Many of these curious objects were discovered in the deep waters of the so-called Money Pit. Canadian settlers found it hundreds of years ago, though nobody can say if this deep well is natural or man-made. Many suspect there’s ancient treasure hundreds of feet below — we just haven’t been able to reach it yet.

For instance, various legends claim Marie Antoinette’s jewels and lost William Shakespeare manuscripts were hidden on the island for safekeeping. Other rumors suggest a number of pirates stashed their loot there.

By January 2019, Rick and Marty hadn’t located these finds — but they were getting closer than ever. Their discoveries suggested that they were on the brink of a huge windfall; at the same time, valuables weren’t the only thing they were looking out for.

Oak Island is as filled with danger as it is with treasure. Over its troubled history, six people have died while excavating the island. Regardless of whether these were due to natural accidents or booby traps, the Laginas knew they had to be on their guards.

Fortunately for them, they assembled a crack team of expert historians and treasure hunters: Craig Tester was unmatched in leading digs and locating artifacts, while Dan and David Blankenship knew more about Oak Island’s history than anyone in the world.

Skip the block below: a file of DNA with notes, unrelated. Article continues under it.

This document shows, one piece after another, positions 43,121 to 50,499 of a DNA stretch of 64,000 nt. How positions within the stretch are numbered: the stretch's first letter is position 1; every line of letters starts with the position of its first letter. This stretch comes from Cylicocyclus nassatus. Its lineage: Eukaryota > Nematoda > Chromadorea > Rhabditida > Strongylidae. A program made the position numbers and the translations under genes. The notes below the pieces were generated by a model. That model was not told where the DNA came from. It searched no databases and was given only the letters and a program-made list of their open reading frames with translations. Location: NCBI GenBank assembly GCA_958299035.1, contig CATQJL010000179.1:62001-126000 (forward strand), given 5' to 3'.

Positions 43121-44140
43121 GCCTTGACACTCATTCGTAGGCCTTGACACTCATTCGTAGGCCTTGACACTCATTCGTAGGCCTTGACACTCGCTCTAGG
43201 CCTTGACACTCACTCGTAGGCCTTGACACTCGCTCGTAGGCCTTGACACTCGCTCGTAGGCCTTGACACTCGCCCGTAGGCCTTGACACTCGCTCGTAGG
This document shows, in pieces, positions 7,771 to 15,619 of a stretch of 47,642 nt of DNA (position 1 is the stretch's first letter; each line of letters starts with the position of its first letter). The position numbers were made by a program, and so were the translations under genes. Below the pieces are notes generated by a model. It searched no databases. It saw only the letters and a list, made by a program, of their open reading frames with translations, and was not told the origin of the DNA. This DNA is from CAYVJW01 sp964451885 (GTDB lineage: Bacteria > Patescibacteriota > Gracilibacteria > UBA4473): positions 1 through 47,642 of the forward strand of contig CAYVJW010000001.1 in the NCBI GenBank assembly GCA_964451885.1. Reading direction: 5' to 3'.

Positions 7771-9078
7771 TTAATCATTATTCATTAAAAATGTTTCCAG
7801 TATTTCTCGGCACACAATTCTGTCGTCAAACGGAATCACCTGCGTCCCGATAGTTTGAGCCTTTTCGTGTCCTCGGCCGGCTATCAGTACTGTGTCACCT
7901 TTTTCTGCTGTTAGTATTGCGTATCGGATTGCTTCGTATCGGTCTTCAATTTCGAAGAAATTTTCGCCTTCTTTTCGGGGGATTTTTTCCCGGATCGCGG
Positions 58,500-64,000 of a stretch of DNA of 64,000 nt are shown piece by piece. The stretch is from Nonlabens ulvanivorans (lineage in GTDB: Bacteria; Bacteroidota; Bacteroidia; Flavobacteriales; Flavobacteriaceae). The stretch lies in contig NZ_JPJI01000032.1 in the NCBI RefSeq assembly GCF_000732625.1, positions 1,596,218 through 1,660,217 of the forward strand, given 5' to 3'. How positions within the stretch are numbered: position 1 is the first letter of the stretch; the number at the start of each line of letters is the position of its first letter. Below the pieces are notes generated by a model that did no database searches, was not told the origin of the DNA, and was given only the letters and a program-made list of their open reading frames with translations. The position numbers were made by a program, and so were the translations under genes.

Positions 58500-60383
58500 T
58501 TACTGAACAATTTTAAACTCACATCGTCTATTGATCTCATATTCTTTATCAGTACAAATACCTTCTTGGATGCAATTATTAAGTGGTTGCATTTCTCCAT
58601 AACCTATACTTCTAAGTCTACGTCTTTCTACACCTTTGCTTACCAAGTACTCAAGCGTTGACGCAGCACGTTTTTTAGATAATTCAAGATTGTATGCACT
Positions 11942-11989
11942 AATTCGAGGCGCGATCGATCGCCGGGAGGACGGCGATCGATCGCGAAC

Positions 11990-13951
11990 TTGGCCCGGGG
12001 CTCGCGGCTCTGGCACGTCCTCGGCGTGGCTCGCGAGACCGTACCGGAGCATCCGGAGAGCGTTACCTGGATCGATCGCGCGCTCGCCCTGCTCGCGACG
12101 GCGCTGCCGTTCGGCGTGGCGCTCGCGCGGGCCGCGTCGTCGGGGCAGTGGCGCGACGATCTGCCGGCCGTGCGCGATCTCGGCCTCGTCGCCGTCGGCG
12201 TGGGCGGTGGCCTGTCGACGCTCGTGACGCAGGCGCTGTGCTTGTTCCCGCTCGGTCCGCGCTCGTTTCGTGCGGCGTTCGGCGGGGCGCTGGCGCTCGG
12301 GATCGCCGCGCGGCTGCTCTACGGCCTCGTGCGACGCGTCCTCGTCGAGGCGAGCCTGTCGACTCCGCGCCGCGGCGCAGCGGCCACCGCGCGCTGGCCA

Though it was a daunting task, Rick and Marty made it their life’s missions to conquer Oak Island. Just about every day since 2006, they’ve set out to uncover possibly the biggest treasure of all time. They haven’t come back empty-handed either.

Their first monumental find came during a routine dive in 2013. The Lagina brothers sent some divers into the water with metal detectors. Their hearts leaped when one broke through the murky surface and announced he’d come across something.

It was a copper coin, dating back to 17th century Spain! Strangely enough, Marty and Rick couldn’t track down any other coins in the vicinity. Was there some cache they were missing or was this just one coin dropped centuries ago?

Rick and Marty were used to roadblocks, however. They once found a ceremonial Roman sword on the island, which blew them all away. Unfortunately, they soon figured out it was actually a fairly modern reproduction. But the determined brothers kept digging — and it paid off.

A couple years later, the Lagina’s team unearthed an object that might just rewrite the history books. They found a small metal cross that could’ve been forged as early as 1200, long before the first Christians made landfall in North America — or so we thought.

Monsters and Critics